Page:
International Journal of Clinical Pediatric Dentistry

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VOLUME 12 , ISSUE 5 ( September-October, 2019 ) > List of Articles


Effectiveness of Cognitive Behavioral Play Therapy and Audiovisual Distraction for Management of Preoperative Anxiety in Children

Sandaka Raja Rajeswari, Manumanthu Venkata Ramesh

Keywords : Audiovisual distraction, Cognitive behavioral therapy, Dental anxiety, Pediatric patients

Citation Information : Rajeswari SR, Ramesh MV. Effectiveness of Cognitive Behavioral Play Therapy and Audiovisual Distraction for Management of Preoperative Anxiety in Children. Int J Clin Pediatr Dent 2019; 12 (5):419-422.

DOI: 10.5005/jp-journals-10005-1661

License: CC BY-NC 4.0

Published Online: 01-02-2020

Copyright Statement:  Copyright © 2019; The Author(s).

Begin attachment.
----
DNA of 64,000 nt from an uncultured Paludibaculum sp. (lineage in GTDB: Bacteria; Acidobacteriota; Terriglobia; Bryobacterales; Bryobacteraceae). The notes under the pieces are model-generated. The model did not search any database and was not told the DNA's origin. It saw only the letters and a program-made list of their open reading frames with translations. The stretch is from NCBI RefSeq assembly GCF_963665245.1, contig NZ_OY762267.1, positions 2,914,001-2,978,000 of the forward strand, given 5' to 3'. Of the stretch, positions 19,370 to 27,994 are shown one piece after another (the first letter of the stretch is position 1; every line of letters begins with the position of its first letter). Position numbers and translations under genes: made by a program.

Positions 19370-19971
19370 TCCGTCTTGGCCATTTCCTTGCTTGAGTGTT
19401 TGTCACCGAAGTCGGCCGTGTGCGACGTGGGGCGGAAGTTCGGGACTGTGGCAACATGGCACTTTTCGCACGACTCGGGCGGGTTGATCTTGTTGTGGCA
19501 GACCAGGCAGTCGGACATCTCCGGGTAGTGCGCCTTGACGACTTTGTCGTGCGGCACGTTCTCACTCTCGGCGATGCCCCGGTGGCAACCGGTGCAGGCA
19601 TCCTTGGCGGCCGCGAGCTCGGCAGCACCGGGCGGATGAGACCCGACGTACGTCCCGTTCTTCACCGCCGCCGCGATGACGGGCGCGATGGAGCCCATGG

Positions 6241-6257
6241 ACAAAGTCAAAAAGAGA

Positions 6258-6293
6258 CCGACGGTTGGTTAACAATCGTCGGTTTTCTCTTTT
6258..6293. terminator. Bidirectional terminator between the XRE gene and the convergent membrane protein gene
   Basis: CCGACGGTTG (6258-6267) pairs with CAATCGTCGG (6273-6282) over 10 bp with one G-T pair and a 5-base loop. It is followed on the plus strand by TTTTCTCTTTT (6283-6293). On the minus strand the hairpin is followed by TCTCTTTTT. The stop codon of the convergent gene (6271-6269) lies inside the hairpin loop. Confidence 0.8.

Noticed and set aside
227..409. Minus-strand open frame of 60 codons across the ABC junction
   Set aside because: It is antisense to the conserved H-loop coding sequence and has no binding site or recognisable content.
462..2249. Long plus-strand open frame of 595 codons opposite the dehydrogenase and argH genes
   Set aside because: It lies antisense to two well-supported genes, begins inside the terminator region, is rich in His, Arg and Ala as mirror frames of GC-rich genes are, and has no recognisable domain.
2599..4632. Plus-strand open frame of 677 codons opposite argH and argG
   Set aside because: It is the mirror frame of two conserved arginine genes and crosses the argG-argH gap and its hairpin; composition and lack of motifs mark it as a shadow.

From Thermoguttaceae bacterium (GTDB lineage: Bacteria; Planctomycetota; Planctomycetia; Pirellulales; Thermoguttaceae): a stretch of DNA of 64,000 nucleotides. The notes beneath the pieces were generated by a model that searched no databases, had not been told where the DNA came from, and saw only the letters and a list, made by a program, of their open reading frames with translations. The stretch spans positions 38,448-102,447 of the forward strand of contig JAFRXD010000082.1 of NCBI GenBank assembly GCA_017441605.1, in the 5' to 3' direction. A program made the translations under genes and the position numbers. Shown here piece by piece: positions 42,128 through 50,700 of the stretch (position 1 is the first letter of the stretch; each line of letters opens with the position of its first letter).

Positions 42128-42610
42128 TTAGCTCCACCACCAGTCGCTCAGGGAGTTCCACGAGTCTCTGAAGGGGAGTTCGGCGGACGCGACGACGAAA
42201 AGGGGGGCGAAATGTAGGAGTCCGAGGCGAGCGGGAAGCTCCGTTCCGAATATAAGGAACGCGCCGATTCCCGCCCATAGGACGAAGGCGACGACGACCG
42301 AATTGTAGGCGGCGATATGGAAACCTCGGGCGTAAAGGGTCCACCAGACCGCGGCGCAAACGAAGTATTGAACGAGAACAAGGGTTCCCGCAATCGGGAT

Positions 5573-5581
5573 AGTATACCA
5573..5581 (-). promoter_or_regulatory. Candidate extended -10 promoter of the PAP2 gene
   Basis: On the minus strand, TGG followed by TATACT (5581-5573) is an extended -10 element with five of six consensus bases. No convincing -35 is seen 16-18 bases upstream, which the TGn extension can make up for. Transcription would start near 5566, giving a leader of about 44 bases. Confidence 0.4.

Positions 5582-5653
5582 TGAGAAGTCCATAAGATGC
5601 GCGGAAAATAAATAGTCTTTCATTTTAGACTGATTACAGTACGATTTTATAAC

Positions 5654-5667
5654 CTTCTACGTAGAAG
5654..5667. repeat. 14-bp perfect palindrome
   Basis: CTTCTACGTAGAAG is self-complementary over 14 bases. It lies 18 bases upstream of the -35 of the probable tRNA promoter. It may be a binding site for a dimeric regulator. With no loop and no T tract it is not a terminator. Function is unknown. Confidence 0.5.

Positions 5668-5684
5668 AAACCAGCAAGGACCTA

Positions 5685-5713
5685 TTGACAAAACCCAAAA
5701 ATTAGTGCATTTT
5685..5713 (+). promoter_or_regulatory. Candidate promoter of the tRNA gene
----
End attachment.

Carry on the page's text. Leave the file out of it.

Background: Children with high level of preoperative anxiety during their visit to dental office are more likely to develop maladaptive behavior postoperatively. First dental experience is always critical in molding child's attitude toward dentistry. Various behavior management methods are being employed during dental treatment to complete anticipated treatment in children. Aim: The aim of the study was to evaluate the effectiveness of cognitive behavioral play therapy and audiovisual distraction for management of preoperative anxiety in children. Materials and methods: A total of 45 children of age 6–10 years with moderate-to-severe anxiety were allocated into three groups: group I—cognitive behavioral play therapy (CBT), group II—audiovisual (AV) distraction, and group III—tell-show-do technique (control group). Children in the CBT group were allowed to play with building blocks, asked to draw a picture and then showed a modeling video of co-operative child undergoing dental treatment. Children in group II were subjected to passive distraction with audiovisual aids, whereas group III (control) children were managed with the conventional TSD technique. Baseline and postintervention objective and subjective anxiety scores were measured with a pulse oximeter and facial image scale (FIS), respectively. Results: A statistically significant reduction in the subjective and objective anxiety scores is observed in all the three groups (p = 0.001) in both intragroup and intergroup comparisons. On intergroup comparison, the reduction in subjective and objective anxiety scores was higher in CBT (p = 0.0) than in AV distraction and TSD groups (p = 0.05). Conclusion: Active distraction with cognitive behavioral play therapy is found to be more effective in reducing the preoperative anxiety in children compared to audiovisual distraction and tell-show-do technique. Clinical significance: Identification and management of preoperative anxiety in children is most critical for successful dental treatment. Active distraction is an effective psychological approach for behavior management in anxious children.

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